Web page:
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Evaluate the limit of the function f=(1-cosx)/x^2 x-->0.

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bibiloi | Student, Undergraduate | Honors

Posted September 1, 2010 at 5:15 PM via web

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Evaluate the limit of the function f=(1-cosx)/x^2 x-->0.

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giorgiana1976 | College Teacher | Valedictorian

Posted September 1, 2010 at 5:21 PM (Answer #1)

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First, we'll verify if it is a case of indeterminacy, so we'll substitute x by 0, into the given expression:

f(0)=(1-cos0)/0^2, where cos0 = 1

f(0) = (1-1)/0^2

f(0) = 0/0,  indeterminacy case

We'll solve the limit, by substituting the difference

1-cos x = 2 [sin(x/2)]^2

lim (1-cos x)/x^2 = lim 2 [sin(x/2)]^2 / x^2

2*lim [sin(x/2)]^2 / x^2 = lim [sin (x/2)/x]*lim [sin (x/2)/x]

We know that lim (sin x)/x = 1

lim [sin (x/2)/2*(x/2)] = (1/2)lim [sin (x/2)/(x/2)] = 1/2

lim (1-cos x)/x^2 = 2*(1/2)*1*(1/2)*1 = 1/2

lim (1-cos x)/x^2 = 1/2 , when x->0

Another method of solving the limit is to apply l'Hospital rule, because, after evaluation, we've obtained an indetermacy case "0/0".

lim (1-cos x)/x^2 = lim (1-cos x)'/(x^2)'

where

(1-cos x)' = 0 - (-sin x) = sin x

(x^2)' = 2x

lim (1-cos x)/x^2 = lim (sin x) / 2x = 1/2 * lim (sinx)/x = 1/2 * 1

lim (1-cos x)/x^2 =1/2

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neela | High School Teacher | Valedictorian

Posted September 1, 2010 at 6:16 PM (Answer #2)

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To find the limit of f(x) = (1-cosx)/x^2 as x --> 0

Solution:

We can prove this by L Hospitals rule as lt (1-cosx)/x^2 has a 0/0 inditerminate form.

L hospital's rule: Differetiate numerator and differentiate denominator and then take limits.

Ltf(x) = lt (1-cosx)/x^2 is 0/0 form as x--> 0.

lt f(x) = lt (1-cosx)'/(x^2)' = lt (sinx /2x) =(1/2) Lt (sinx)/x = 1/2,

as  lt(sinx)/x = 1 is a standard limit.

2nd method:

We know that  lt (sinx )/x asx-->0 = 1..........(1)

Cos(a+b) = cosacosb  - sinasinb.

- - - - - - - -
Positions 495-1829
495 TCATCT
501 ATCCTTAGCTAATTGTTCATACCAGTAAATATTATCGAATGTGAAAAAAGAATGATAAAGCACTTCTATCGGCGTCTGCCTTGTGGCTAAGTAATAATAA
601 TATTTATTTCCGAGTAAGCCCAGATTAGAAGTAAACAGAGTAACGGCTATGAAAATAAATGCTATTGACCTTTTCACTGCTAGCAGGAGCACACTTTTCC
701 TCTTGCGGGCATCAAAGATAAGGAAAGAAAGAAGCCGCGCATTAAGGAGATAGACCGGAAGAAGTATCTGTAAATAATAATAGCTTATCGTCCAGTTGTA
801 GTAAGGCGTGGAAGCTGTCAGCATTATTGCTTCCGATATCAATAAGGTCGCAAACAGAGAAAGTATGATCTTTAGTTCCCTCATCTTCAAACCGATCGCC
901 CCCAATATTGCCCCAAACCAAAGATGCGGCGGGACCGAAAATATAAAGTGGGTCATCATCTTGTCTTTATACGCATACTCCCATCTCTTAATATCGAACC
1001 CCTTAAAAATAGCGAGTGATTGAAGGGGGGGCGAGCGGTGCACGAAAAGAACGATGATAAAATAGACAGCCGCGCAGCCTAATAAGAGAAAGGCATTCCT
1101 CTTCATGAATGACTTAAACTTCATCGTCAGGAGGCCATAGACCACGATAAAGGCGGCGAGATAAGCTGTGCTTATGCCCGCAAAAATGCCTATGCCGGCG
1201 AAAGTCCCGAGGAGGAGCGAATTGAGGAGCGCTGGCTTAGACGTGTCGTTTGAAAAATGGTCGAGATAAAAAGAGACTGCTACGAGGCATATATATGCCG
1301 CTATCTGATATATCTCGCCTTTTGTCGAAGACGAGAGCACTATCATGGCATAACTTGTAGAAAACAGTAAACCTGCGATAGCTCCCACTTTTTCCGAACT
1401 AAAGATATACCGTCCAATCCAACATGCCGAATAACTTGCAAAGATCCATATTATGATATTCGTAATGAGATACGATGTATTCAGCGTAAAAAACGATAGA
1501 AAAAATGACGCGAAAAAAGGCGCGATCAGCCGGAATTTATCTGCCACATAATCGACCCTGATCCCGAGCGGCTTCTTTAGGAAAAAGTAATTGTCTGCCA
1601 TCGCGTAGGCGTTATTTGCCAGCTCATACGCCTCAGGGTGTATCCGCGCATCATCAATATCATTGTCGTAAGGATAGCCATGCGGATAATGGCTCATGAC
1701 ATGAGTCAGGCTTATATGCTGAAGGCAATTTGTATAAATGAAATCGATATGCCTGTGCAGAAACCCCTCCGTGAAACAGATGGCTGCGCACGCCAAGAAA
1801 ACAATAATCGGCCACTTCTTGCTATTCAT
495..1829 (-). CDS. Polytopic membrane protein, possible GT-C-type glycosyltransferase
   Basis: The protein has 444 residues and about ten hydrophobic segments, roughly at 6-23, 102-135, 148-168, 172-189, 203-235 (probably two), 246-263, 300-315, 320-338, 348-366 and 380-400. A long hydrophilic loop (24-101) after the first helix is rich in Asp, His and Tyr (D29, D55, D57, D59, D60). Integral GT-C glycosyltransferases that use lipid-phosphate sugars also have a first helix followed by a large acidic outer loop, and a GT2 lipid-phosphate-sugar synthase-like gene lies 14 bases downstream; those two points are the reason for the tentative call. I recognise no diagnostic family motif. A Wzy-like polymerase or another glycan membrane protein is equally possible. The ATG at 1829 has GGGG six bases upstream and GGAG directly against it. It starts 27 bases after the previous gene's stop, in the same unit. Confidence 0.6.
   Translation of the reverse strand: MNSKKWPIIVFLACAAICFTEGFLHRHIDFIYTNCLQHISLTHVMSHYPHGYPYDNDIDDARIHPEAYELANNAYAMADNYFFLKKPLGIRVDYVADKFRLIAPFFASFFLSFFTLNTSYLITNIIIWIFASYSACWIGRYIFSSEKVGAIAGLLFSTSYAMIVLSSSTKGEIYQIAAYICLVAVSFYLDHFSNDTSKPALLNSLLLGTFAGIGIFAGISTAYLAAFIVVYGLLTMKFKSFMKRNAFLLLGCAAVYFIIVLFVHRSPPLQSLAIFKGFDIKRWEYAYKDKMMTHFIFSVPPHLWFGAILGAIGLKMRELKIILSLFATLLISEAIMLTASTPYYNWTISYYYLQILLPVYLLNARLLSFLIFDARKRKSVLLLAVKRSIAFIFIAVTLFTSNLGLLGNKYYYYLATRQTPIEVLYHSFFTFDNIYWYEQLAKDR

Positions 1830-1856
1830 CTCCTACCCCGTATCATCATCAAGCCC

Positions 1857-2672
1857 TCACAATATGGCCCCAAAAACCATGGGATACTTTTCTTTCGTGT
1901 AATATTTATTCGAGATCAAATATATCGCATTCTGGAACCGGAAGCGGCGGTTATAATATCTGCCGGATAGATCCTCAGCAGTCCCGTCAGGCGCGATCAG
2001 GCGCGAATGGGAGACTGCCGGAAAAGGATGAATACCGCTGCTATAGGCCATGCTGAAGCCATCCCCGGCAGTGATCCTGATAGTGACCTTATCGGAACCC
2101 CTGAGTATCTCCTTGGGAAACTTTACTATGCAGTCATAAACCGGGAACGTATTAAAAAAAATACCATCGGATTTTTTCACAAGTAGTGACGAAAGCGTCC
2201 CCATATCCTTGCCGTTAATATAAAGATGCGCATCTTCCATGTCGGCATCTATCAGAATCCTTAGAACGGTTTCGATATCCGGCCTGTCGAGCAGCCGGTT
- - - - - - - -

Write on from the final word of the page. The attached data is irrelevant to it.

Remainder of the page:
Cosx = cos(x/2+x/2) =  Cos^2(x/2)-sin^2(x/2)

cosx = 1-cos^2(2/2)-cos^2(x/2)

cosx = 1-2sin^2 (x/2)

Therefore (1-cosx)/x^2 = (1- (1-2sin^2(x/2)}/x^2 = (2sinx^2)/x^2

Taking limits as x--> 0, we get:

lt(1-cosx)/x^2 = lt2sin^2x/x^2

lt(1-cosx) = 2 lt [(sinx/2)/x]{(sinx/2)/x}

lt (1-cosx) = 2lt [(sint)/2t][sint/2t] as t-->0, where t= x/2

lt(1-cosx) = (2/4)[lt[(sint)/] [lt(sint)/t]

lt (1-cosx) = (2/4)[1][1]  by virtue of the limit at (1).

Therefore lt (1-cosx) = 1/2.

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hala718 | High School Teacher | (Level 1) Educator Emeritus

Posted September 1, 2010 at 7:22 PM (Answer #3)

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f= (1-cosx)/x^2   x --> 0

Let us substitute:

lim f(x) = 1-1/0 = 0/0  ( then the method has failed)

But we know that:

We know that cos2x = cos^2 x - sin^2 x

==> cosx = cos^2 (x/2) - sin^2 (x/2)

==+ -cosx = sin^2 (x/2) - cos^2 (x/2)

==> 1 - cosx = sin^2 (x/2) - cos^2 (x/2) + 1

But cos^2 (x/2) = 1- sin^2 (x/2)

==> 1- cosx = sin^2 (x/2) -1 + sin^2 (x/2) + 1

==> 1-cosx = 2sin^2 (x/2)

Now let us substitute:

lim f(x) = lim(2sin^2 (x/2))/x^2

           = 2lim(sin^2 (x/2) /x^2

Let us multiply and divide by (x/2)^2

==> lim f(x) = 2 lim (sin^2 (x/2)/(x/2)^2]*(x/2)^2/ x^2

                     = 2lim x^2/4[(sin (x/2) / (x/2)]^2 / x^2

                       = (1/2) lim sin[(x/2) /(x/2)]

But we know that lim sinx/x = 1

==> lim f(x) = (1/2) * 1= 1/2

==> lim f(x) = 1

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